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1.3. Chronic illness processes start when the total exposome load exceeds the host tolerance

The risk of developing an acute disease rises when a threat, either a virus, bacteria, fungus, or environmental toxin, is exposed at high doses. Clinical COVID-19 was caused by exposure to virulent virus strains like SARS-CoV2 during recent pandemics. Pesticide consumption at high doses results in death. Therefore, an acute clinical illness is probably caused by a large dose of a particular exposome.

Low-dose exposure activates adaptive mechanisms to deal with the subsequent tissue damage from one or more exposomes, even though no clinical symptoms are present at the time. These hormesis processes enable hosts to maintain their health while building up their resistance to potential threats. However, when host damage-control limits are surpassed, these pathophysiologic consequences cumulate the processes of chronic illnesses. The risk of metabolic and cardiovascular problems rises in humans staying in an air environment with high PM 2.5, despite the absence of acute respiratory symptoms. Additionally, whereas a single exposome can induce a variety of chronic diseases, a chronic illness entity may be caused by multiple exposomes.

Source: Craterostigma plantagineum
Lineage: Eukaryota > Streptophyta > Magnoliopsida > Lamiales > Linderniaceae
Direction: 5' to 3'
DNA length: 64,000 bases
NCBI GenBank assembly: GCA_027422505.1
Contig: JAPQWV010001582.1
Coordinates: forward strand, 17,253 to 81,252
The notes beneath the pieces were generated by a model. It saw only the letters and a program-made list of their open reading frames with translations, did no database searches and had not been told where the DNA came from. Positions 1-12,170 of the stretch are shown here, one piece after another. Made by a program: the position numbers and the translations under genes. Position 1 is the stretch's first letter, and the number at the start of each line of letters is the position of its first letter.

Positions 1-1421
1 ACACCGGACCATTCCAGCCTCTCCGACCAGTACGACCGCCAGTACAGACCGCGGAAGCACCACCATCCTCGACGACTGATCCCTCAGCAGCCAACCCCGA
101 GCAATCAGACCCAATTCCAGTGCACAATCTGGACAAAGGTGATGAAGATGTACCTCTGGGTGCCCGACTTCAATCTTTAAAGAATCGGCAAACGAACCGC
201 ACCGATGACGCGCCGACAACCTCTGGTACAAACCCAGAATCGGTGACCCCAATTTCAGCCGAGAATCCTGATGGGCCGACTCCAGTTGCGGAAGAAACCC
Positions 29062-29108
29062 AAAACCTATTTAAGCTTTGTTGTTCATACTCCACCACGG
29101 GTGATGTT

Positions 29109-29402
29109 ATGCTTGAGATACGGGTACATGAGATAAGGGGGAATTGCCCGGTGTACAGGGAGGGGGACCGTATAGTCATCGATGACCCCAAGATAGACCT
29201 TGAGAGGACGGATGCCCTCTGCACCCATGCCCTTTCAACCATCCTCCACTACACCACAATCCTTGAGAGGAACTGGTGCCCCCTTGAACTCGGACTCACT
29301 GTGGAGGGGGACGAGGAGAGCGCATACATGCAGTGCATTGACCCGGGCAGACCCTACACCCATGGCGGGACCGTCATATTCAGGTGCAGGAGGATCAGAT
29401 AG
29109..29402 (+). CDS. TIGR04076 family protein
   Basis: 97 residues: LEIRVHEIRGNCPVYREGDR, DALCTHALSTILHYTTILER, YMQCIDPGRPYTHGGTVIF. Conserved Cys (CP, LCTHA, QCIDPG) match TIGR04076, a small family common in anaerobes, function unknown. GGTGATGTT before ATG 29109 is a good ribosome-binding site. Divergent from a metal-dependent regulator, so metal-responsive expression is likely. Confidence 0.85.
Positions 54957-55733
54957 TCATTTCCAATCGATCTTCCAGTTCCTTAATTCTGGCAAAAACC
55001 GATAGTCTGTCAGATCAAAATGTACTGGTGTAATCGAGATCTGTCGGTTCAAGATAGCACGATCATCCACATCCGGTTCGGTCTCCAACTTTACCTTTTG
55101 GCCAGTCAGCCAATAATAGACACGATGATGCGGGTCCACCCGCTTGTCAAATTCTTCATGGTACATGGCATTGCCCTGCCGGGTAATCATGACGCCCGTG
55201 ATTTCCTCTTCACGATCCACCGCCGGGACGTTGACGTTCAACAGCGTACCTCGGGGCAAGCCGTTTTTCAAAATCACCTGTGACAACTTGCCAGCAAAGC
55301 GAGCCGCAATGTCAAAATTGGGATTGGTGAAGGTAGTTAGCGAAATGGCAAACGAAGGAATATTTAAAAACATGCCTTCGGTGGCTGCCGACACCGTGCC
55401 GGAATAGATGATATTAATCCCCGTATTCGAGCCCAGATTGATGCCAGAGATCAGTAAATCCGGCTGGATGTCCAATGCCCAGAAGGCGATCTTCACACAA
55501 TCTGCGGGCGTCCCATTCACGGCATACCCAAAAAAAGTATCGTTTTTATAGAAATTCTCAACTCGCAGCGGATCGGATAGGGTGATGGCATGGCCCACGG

Therefore, the modern-day prevalence of chronic diseases is influenced by total exposome load, host tolerance, and vulnerability.

Oskar Karlsson, Joacim Rocklöv, Alizée P Lehoux, Jonas Bergquist, Anna Rutgersson, Martin J Blunt, Linda S Birnbaum, The human exposome and health in the Anthropocene, International Journal of Epidemiology, Volume 50, Issue 2, April 2021, Pages 378–389,

Rui Martins, Ana Rita Carlos, Faouzi Braza, Jessica A. Thompson, Patricia Bastos-Amador, Susana Ramos, Miguel P. Soares, Disease Tolerance as an Inherent Component of Immunity, Annual Review of Immunology 2019 37:1, 405-437

Zhang, P.; Arora, M.; Chaleckis, R.; Isobe, T.; Jain, M.; Meister, I.; Melén, E.; Perzanowski, M.; Torta, F.; Wenk, M.R.; Wheelock, C.E. Tackling the Complexity of the Exposome: Considerations from the Gunma University Initiative for Advanced Research (GIAR) Exposome Symposium. Metabolites 2019, 9, 106.

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